- Phytochemical screening of an ethanol extract showed the presence of saponin glycosides, flavonoids, proteins, and fixed oils. (see study below) (28)
- Nutrient content of hot air oven dried green leafy vegetable (g/100g) yielded edible portion of 54 g, ash 14.42g, moisture 71.74 g, lipid 0.34 g, crude protein 18.32 g, carbohydrate 5.45 g, crude fiber 4.45 g, calorific value 195 kcal. Miscellaneous values were ascorbic acid 23.59 mg/100g, ß-carotenoid 4.65 mg/100g, antioxidant activity by DPPH 94.94 % inhibition, and phenolic content of 2.39 mg/g. (31)
- Mineral content (mg/100g) of hot air oven dried green leafy vegetable yielded iron 38.20, zinc 4.30, copper 1.70, manganese 21.11, sodium 29.00, potassium 74.46, calcium 52.66, and magnesium 15.30. Antinutritional content (mg/100g) yielded oxalic acid 1.72, tannin 10.19, and phytic acid 103.16. (31)
- Study for trace elements in roots (R) and leaves (L) in riverside (r) and farmland (f) (µg/g dry weight) yielded aluminum 288.9 Rr / 158.4 Rf and 6.3 Lr / 3.9 Lf; iron 162.5 Rr / 438.5 Rf and 3.3 Lr / 3.1 Lf; manganese 14.1 Rr / 8.2 Rf and 1.5 Lr / 2.0 Lf. (35)
- Study of leaves for essential oil yielded major volatile compounds of ß-pinene (17.2%), α-pinene (10.5%), caryophyllene oxide (7.5%), sabinene (6.1%), and 1,8-cineole (5.8%). The EO was composed of monoterpene hydrocarbons, oxygenated sesquiterpenoids, sesquiterpene hydrocarbons, oxygenated monoterpenoids, and nonterpene derivatives. (39)
- Qualitative screening yielded flavonoids, polyphenols, alkaloids, terpenoids, and saponins in aqueous extracts with boiled or brewed method, while ethanol extracts yielded polyphenols, alkaloids, terpenoids, and saponins. (41)

- Studies have shown antimicrobial, antioxidant, anti-inflammatory, anticoagulative, antidiabetic, immunosuppressive, antimalarial, antileishmanial, anthelmintic, mast cell stabilizing, antipyretic, antidiarrheal, anthelmintic, analgesic, antianaphylactic, photocatalytic, biosorbent, CNS stimulant, antiarthritic, glucosidase inhibitory, antifertility, anticholinesterase, diuretic, hepatoprotective properties.

Parts utilized
Rhizomes and young leaves.

· Diplazium esculentum is the most popular and most palatable vegetable fern in South East Asia.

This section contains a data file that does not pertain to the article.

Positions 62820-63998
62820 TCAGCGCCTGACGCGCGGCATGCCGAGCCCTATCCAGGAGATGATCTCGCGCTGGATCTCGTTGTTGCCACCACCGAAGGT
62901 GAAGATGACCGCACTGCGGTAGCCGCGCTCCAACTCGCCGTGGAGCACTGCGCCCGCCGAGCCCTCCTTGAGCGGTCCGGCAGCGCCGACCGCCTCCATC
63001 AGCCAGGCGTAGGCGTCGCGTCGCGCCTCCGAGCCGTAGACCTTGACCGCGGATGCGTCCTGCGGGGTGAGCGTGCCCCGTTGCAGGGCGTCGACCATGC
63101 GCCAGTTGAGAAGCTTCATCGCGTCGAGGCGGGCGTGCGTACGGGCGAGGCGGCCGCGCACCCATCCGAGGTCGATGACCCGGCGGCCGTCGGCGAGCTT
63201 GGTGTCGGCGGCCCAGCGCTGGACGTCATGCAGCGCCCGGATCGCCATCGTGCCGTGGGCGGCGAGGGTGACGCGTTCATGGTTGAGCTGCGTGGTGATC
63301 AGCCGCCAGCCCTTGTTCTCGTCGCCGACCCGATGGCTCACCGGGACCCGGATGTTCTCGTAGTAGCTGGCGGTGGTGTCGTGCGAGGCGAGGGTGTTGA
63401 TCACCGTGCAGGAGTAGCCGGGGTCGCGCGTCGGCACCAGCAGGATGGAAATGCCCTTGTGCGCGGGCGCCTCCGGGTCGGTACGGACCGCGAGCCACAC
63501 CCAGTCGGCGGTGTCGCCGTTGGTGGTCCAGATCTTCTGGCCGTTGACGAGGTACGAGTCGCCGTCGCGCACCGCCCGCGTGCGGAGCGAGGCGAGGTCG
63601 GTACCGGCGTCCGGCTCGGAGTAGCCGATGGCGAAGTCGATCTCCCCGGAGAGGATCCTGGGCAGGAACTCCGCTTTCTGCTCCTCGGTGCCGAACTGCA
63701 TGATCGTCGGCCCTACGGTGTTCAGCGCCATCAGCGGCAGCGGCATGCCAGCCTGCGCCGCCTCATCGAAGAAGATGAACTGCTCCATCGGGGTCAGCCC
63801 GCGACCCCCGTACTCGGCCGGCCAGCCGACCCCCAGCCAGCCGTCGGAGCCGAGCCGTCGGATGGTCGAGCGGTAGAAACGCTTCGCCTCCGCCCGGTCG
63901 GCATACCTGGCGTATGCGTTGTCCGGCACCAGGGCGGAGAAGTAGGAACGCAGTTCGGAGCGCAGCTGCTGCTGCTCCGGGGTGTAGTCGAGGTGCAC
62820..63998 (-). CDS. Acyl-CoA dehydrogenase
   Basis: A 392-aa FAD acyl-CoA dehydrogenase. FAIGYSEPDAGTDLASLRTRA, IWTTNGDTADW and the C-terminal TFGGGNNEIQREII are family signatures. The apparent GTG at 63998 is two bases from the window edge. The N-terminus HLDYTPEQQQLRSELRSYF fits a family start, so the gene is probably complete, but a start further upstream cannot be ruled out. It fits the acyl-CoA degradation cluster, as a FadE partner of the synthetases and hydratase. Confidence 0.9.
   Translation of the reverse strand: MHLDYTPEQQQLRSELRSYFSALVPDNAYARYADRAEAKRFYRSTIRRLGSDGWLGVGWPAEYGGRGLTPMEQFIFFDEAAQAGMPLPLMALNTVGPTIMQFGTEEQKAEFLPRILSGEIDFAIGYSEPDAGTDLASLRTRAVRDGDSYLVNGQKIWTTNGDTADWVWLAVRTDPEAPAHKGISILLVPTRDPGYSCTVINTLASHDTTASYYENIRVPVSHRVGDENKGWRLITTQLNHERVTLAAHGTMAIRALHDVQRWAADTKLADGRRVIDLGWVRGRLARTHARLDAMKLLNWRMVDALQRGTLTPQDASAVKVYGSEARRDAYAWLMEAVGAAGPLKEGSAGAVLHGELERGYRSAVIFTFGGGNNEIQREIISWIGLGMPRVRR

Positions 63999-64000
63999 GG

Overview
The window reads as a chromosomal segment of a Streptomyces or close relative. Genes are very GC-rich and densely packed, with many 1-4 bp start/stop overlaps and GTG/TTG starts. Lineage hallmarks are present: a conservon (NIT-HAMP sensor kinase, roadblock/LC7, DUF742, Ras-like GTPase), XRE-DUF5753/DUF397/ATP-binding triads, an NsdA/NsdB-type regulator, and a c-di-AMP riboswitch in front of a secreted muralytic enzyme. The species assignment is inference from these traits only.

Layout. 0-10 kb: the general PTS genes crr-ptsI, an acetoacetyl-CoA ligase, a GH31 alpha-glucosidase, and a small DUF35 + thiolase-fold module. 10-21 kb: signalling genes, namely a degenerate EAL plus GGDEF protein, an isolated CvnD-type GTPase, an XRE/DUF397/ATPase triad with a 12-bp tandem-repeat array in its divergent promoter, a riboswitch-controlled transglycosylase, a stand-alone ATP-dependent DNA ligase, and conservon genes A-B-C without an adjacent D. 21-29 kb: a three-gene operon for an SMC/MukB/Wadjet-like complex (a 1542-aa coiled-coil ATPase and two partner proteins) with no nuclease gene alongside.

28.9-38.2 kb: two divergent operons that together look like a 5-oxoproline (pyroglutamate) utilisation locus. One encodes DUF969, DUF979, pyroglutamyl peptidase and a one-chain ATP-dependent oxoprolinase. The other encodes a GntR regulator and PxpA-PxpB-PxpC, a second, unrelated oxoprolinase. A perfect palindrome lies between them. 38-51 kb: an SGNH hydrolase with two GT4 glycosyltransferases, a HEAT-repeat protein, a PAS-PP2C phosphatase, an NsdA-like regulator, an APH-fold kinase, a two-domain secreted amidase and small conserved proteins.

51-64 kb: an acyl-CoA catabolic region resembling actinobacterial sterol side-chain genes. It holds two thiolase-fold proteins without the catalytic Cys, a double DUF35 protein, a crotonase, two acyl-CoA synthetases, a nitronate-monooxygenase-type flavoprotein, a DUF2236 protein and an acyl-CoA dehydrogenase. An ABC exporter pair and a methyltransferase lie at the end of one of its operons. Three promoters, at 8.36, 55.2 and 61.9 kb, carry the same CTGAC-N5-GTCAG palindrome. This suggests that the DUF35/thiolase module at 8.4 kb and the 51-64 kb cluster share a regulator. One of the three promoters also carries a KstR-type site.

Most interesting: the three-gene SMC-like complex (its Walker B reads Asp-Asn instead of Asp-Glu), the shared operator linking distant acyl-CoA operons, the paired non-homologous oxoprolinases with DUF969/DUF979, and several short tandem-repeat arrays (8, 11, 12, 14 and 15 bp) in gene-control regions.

· Young fronds are eaten as a leafy vegetable, raw, blanched, boiled, or stir-fried; as an ingredient in salads or stews.
· A good source of calcium, phosphorus, iron and vitamin B.
· D. esculentum has been used in traditional medicine for prevention or treatment of diabetes, smallpox, asthma, diarrhea, rheumatism, dysentery, headache, fever, wounds, hypertension, glandular swellings, etc.
· Decoction of D. esculentum is used by women as a tonic after childbirth.
· Decoction of the rhizomes and young leaves, simple or sugared, used for hemoptysis and coughs.
· In India, boiled young fronds taken with boiled rice as vegetables for laxative effect.
· In Western Ghats, India, juice from leaves taken orally twice daily for colds and cough. (29)
· Leaves used for headache, pain, fever, wounds, dysentery, diarrhea, and various skin infections.
· Aerial parts used to treat hemoptysis and coughs; rhizomes used for diarrhea, dysentery and coughs; leaves used to treat fever, dermatitis, measles, coughs, and as postpartum tonic; rots used for fever, dermatitis and as hair tonic. (24)
- The Sundanese in Indonesia wear the wiry roots in the hair to stimulate hair growth. (36)
· Gardening: Wiry roots sold as "osmunda roots" for growing orchids, esp. Cattleyas.
· Livestock: Mature fronds used as fodder. () In Assam, India, used for treating hump sores in domestic animals.
· Insecticidal: Dried rhizomes reported to repel insects and pests.

Antimicrobial: In a study of ethanol extracts of 19 Malaysian traditional vegetables, six extracts, including Diplazium esculentum, showed antimicrobial activity. (2)
In a study of the antioxidant activity of shoots of three selected local vegetables, results showed significant differences in the boiled and fresh samples of the vegetables. D. esculentum rated 2nd (fresh) and 5th (boiled). (3)
In a study of the methanolic extracts of leaves, stems and roots of four ferns for activity against A. niger, R stolonifer and Candida albicans, results showed a broad spectrum of antifungal activity for D. esculentum leaves. (4) In a study of eight species of medicinal plants, a choloroform extract of D. esculentum demonstrated fungistatic activity against all fungi with MIC values ranging from 0.02 to 2.50 mg/ml. (24)
Study of aqueous and alcoholic extracts of DE showed activity against human and plant pathogenic bacteria like E. coli, Salmonella arizonae, S. typhi, Staph aureus. Tetracycline was the reference standard antibiotic. All extracts mixed in equal proportion with the antibiotic were more effective against the bacteria than the antibiotic alone. (5)
Fern Toxin / Ptaquiloside (Pta):
Pta, a nor-sesquiterpenoid glycoside is considered clastogenic, mutagenic, and carcinogenic. A few samples of Diplazium esculentum showed moderate levels, while most samples had no detectable Pta presence. (6)
Anti-Anaphylactic / Mast Cell Stabilizing Activity:
Study evaluated the anti-anaphylactic and mast cell stabilizing activity of Diplazium esculentum in sensitized rats. Aqueous and ethanol extract showed protective activity in in vitro passive anaphylaxis. Both also showed marked protection against induced mast cell degranulation. Results clearly substantiated the beneficial effects of the vegetable fern. (8)
Anthelmintic / Rhizomes:
Ethanolic, aqueous, and petroleum ether extracts of rhizome were studied for anthelmintic activity against Pheretima posthuma. All extracts showed significant anthelmintic activity, with the ethanolic extract showing the more potent activity.